Changes in generator design during recent years have led to machines with inherently higher impedance; consequently, when the generator is subjected to fault conditions such as earth faults or phase-to-phase short circuits in the distribution network, the level of fault current is reduced in relation to the rated current of the generator. These lower levels of fault current make the selection of protection equipment more critical, particularly when the device is required to operate with very little delay after the application of a fault. (When faults are remote from the generator, there will in general be sufficient fault current to operate the protection equipment). The Author, of Newage Engineers Ltd/Stamford Generators, discusses these problems in the selection of protection equipment, and explains the relevant principles with the aid of a graph in which typical characteristics of a circuit breaker and fuse, and of the generator for which these devices have been selected, are plotted. It is shown inter alia that, for early rupturing, the fuse requires fault current well inexcess of that provided by the generator, and may be useless as a protection for it. The circuit breaker (which has magnetic and thermal trips) is shown to have its limitations; these are discussed, together with the need for back-up protection for the generator. The Stamford "C" range Series 3 control system incorporates a circuit which de-excites the generator and thereby provides back-up protection; the advantages of this system are explained. Order from BSRA as No. 49,057.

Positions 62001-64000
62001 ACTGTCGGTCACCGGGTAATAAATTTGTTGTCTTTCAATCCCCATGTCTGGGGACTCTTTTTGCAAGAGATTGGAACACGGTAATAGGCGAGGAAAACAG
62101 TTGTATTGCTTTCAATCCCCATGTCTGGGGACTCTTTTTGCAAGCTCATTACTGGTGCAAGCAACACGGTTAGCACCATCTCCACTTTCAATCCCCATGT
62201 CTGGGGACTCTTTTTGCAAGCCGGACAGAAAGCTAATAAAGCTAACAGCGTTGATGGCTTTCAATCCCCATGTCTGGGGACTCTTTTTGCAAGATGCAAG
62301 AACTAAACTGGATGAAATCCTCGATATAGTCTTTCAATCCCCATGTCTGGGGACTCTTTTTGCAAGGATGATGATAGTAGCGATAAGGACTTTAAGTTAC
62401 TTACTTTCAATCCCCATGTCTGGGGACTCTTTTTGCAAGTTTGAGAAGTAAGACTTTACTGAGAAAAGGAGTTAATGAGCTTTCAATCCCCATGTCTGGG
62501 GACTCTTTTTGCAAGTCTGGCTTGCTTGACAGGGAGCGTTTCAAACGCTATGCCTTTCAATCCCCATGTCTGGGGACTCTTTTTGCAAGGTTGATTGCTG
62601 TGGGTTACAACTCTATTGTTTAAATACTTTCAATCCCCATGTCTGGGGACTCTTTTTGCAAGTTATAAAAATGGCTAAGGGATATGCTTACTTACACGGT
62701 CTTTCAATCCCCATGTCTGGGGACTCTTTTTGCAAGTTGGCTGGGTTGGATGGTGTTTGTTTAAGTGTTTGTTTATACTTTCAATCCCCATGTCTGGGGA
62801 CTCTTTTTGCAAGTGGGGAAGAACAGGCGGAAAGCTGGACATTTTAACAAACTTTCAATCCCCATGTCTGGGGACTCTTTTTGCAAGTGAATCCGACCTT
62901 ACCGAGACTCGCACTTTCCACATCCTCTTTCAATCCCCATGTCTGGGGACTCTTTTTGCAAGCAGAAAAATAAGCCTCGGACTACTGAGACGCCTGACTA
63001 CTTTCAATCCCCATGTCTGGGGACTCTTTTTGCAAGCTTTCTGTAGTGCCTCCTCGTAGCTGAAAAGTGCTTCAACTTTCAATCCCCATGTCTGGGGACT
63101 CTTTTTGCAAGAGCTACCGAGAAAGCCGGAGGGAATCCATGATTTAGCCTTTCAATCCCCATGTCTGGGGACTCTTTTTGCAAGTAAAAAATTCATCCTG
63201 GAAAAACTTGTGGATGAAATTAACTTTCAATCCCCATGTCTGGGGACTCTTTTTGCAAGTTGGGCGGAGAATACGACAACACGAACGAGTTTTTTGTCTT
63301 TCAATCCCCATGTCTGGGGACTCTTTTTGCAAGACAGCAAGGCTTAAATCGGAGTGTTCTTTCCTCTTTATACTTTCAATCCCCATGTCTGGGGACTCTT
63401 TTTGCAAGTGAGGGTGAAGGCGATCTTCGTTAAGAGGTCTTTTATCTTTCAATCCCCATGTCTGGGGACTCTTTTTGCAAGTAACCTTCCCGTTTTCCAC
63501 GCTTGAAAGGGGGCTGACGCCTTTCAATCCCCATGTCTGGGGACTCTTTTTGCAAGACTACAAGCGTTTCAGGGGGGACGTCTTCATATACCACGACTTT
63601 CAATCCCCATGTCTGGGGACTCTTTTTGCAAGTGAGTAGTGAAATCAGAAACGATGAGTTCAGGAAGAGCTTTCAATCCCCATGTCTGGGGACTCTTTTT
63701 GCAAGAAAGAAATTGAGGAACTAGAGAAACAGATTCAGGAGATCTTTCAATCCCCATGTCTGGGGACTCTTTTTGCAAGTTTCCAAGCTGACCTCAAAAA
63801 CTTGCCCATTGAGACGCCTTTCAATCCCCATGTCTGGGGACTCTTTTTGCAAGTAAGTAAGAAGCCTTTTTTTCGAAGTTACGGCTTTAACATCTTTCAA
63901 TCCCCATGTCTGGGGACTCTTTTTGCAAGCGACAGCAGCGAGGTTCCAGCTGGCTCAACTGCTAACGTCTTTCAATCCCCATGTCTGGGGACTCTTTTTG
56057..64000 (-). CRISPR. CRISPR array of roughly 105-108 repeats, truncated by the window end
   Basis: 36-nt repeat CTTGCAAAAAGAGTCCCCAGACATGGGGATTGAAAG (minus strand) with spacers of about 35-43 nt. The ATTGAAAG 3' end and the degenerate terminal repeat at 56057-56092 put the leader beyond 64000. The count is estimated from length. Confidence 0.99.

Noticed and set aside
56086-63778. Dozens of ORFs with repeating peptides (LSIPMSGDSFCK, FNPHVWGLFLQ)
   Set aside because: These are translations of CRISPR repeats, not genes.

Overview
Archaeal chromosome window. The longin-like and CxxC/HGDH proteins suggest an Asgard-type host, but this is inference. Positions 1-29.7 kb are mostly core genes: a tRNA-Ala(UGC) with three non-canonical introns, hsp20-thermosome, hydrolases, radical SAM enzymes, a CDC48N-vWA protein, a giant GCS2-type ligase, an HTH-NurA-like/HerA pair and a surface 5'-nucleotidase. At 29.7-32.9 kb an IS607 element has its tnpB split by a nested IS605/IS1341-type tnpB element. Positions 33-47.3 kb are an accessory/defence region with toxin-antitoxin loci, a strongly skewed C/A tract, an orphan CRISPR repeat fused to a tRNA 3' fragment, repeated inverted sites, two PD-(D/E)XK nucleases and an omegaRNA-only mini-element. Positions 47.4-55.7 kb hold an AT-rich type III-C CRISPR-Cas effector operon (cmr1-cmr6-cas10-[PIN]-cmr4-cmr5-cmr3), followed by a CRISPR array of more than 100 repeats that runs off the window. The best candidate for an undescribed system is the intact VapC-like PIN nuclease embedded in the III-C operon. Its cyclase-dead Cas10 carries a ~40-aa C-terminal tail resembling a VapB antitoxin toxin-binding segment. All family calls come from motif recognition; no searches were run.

• Corporate Authors:

    Seehafen-Verlag Erik Blumenfeld

    Celsiusweg 15, Postfach 1347
    2000 Hamburg 50,   Germany 
  • Authors:
    • Rounce, W
  • Publication Date: 1978-3

Media Info

  • Pagination: p. 73
  • Serial:
    • New Ships
    • Publisher: Seehafen-Verlag Erik Blumenfeld

Subject/Index Terms

Filing Info

  • Accession Number: 00182990
  • Record Type: Publication
  • Source Agency: British Ship Research Association
  • Files: TRIS
  • Created Date: Oct 31 1978 12:00AM